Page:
One of the biggest mistakes you can make after divorce? I made it and it’s this: hiding from the world.
It’s isn’t about shame, but it may be about embarrassment. It certainly was for me. I was mortified that my marriage was disintegrating and I couldn’t somehow repair it. And it all seemed worse because there was never an outward sign of a crack or a false step; my spouse and I had done an excellent job of denial to ourselves, and an even more expert PR job for friends, family and neighbors.
Somehow, that made for less support as my life seemed to crumble. “Surely you can fix it,” well-intentioned friends would say, though I had tried, and tried, and was still trying.
I was also failing. To rebuild a broken marriage, it takes two who are willing to start again.
So my embarrassment defined the shape of my responses as well as my behaviors. I was uncomfortable any time I ran into an acquaintance, beating a hasty retreat. I was humiliated as my finances, worsened by exorbitant legal costs, made once simple outings for my children a source of angst. I was unable to turn to a parent or sibling or almost any friend; all I got was blame or platitudes or a sort of restless fearfulness, as if divorce were contagious.
So I hid.
I avoided going out, and was grateful that I worked from home at the time things were falling apart. I now realize I would have been better off if I had been forced out of the house.
We need to be in the world to put our problems into perspective, and also to enable others to comfort us.
Putting on a brave face? Sure, we need to do it some of the time.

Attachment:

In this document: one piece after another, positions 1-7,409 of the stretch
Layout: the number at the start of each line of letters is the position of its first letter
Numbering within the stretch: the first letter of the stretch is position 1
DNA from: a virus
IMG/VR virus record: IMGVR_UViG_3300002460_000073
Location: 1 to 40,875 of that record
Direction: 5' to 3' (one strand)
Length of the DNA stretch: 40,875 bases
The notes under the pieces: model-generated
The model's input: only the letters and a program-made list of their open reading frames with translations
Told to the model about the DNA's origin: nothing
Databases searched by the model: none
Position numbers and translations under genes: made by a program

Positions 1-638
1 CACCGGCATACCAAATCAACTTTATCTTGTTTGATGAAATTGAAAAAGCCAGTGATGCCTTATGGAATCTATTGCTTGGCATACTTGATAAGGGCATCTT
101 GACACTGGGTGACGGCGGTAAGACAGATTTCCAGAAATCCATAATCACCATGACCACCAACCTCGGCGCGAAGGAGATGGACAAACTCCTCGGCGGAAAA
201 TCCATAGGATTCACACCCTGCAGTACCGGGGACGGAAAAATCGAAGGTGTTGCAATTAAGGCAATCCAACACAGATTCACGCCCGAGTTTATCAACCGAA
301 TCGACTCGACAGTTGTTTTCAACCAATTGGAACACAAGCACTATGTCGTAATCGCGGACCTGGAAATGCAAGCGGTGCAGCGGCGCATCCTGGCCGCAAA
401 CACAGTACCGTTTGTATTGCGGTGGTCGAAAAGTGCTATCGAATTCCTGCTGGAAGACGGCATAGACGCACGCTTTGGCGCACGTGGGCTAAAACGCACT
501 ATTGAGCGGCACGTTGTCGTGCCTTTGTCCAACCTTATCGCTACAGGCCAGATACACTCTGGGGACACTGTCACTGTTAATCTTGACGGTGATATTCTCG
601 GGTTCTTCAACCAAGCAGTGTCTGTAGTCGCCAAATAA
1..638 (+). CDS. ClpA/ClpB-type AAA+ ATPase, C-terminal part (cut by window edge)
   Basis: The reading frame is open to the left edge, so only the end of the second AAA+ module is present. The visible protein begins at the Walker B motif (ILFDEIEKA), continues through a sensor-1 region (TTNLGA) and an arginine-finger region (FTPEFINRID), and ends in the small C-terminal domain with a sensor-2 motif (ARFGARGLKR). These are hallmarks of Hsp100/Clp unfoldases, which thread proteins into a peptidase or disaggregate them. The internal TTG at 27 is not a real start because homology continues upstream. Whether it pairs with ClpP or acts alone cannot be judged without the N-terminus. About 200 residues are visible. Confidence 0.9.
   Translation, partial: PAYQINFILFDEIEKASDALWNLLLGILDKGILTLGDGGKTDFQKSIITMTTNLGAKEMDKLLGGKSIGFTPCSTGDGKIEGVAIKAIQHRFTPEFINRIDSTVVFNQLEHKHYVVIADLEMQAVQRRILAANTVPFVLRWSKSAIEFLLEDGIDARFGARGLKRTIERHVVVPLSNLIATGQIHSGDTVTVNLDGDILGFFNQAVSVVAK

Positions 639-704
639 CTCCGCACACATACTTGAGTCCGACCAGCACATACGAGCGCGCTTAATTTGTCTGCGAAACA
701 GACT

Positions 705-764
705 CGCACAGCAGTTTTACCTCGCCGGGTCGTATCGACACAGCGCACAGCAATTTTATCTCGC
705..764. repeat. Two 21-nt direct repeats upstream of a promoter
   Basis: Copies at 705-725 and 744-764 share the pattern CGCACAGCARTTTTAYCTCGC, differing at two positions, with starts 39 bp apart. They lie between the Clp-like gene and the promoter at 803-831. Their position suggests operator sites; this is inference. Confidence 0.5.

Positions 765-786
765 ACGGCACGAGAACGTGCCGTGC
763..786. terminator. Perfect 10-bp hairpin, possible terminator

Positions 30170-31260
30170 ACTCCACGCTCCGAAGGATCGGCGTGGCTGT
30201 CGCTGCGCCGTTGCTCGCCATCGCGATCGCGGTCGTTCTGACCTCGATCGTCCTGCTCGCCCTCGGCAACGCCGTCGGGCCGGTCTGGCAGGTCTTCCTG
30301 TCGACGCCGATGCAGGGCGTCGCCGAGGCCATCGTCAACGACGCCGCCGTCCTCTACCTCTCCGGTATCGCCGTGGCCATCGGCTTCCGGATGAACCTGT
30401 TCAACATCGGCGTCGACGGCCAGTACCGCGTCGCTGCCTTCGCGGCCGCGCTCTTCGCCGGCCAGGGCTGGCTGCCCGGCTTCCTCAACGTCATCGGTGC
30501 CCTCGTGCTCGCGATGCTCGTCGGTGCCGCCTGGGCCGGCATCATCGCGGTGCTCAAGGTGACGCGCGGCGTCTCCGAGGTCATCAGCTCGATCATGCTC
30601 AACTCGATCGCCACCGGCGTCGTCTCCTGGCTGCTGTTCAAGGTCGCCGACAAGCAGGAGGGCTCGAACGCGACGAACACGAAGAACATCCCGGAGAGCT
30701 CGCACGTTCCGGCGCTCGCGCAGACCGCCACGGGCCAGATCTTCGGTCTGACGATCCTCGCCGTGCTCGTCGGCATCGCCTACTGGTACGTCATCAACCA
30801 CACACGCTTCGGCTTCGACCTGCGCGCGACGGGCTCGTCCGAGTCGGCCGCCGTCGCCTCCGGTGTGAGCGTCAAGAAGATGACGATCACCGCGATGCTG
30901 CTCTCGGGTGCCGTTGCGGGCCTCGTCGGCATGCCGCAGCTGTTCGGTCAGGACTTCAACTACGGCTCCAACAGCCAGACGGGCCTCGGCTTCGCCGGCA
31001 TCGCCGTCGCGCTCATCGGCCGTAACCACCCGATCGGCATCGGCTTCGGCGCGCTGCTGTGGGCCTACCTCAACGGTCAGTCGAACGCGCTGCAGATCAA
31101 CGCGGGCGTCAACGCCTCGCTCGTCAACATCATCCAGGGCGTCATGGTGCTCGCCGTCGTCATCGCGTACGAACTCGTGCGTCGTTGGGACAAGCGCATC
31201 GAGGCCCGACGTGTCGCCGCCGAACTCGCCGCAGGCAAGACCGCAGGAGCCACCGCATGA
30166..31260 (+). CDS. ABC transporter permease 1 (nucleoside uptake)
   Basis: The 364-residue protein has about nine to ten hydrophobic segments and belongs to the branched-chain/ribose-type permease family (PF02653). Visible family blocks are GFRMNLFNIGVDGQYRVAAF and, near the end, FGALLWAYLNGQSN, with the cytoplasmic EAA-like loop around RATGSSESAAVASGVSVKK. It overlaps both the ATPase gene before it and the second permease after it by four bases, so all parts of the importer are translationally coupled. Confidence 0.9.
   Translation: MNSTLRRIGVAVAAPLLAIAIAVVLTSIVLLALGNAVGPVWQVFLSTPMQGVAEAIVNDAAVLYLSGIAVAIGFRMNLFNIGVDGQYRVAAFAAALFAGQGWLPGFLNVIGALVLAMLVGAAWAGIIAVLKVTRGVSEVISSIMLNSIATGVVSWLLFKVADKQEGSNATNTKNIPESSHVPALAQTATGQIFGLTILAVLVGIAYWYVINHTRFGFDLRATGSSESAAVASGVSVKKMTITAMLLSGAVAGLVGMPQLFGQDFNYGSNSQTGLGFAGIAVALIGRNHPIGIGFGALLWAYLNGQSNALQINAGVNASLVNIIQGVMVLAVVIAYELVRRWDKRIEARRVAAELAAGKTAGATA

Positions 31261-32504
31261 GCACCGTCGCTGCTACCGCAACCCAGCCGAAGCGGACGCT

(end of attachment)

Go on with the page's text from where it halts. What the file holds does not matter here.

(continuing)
Hiding so you don’t have to? Hiding because you don’t know what to say?
If you ask me, it’s bad news.
Listen. Old friends may feel so put in the middle, so squirmy with discomfort, and so worried about the flaws in their own relationships somehow coming to the fore that they withdraw.
Withdrawal may become desertion.
It did for me, with few exceptions.
Too often, following the divorce of a friend, women walk away. This is not to deny that we may create walls or challenges to friendships, but true friends wouldn’t walk. Or so we believe.
This phenomenon is all the more reason that you need to get out – not necessarily “dating” out, but the sort of out that means a strolling a bookstore or mall, eavesdropping on an entertaining conversation, noting the way a mother ties her child’s shoes or the child savors an ice cream cone. Perhaps you prefer to take an hour to sit in a park, to remind yourself of the beauty of nature. The activity is less important than its effect: dwarfing the issues you’re dealing with, even briefly.
Don’t get me wrong. My divorce was miserable. What came after, in many respects, even more so. All the grieving had to run its course, and when your adversary is constantly provoking and you never know when provocation may strike, it’s difficult to return to anything like “normal” much less finding a new normal.
I also had two little boys who were devastated by what was happening. I needed to be there for them, and to a large degree, they gave me purpose that guided me through the worst of my very bad days.
And yet if I had been able to step outside my own little world for a time, I’m certain that would have helped. I believe I would have forged new friendships more quickly and felt more confident about myself and my future.
So just don’t do it. Don’t make the mistake that I did. Sure, grieve as it suits you and there’s no need to do so publicly. But don’t isolate yourself for years because you’re embarrassed. Don’t withdraw because money is tight. Don’t say no to a friend who wants to listen because you’re worried about being a burden.
We need human connection. We need touch. We need purpose.
So don’t hide.
And when you do step outside the confines of your world and its problems, what helped me is this: Giving to others (your knowledge, your labor, your caring). Giving is, without question, the best possible remedy for reducing your own pain. And gradually, you ease your way back into a larger world, you find mechanisms for making new friends, and you do indeed find your footing.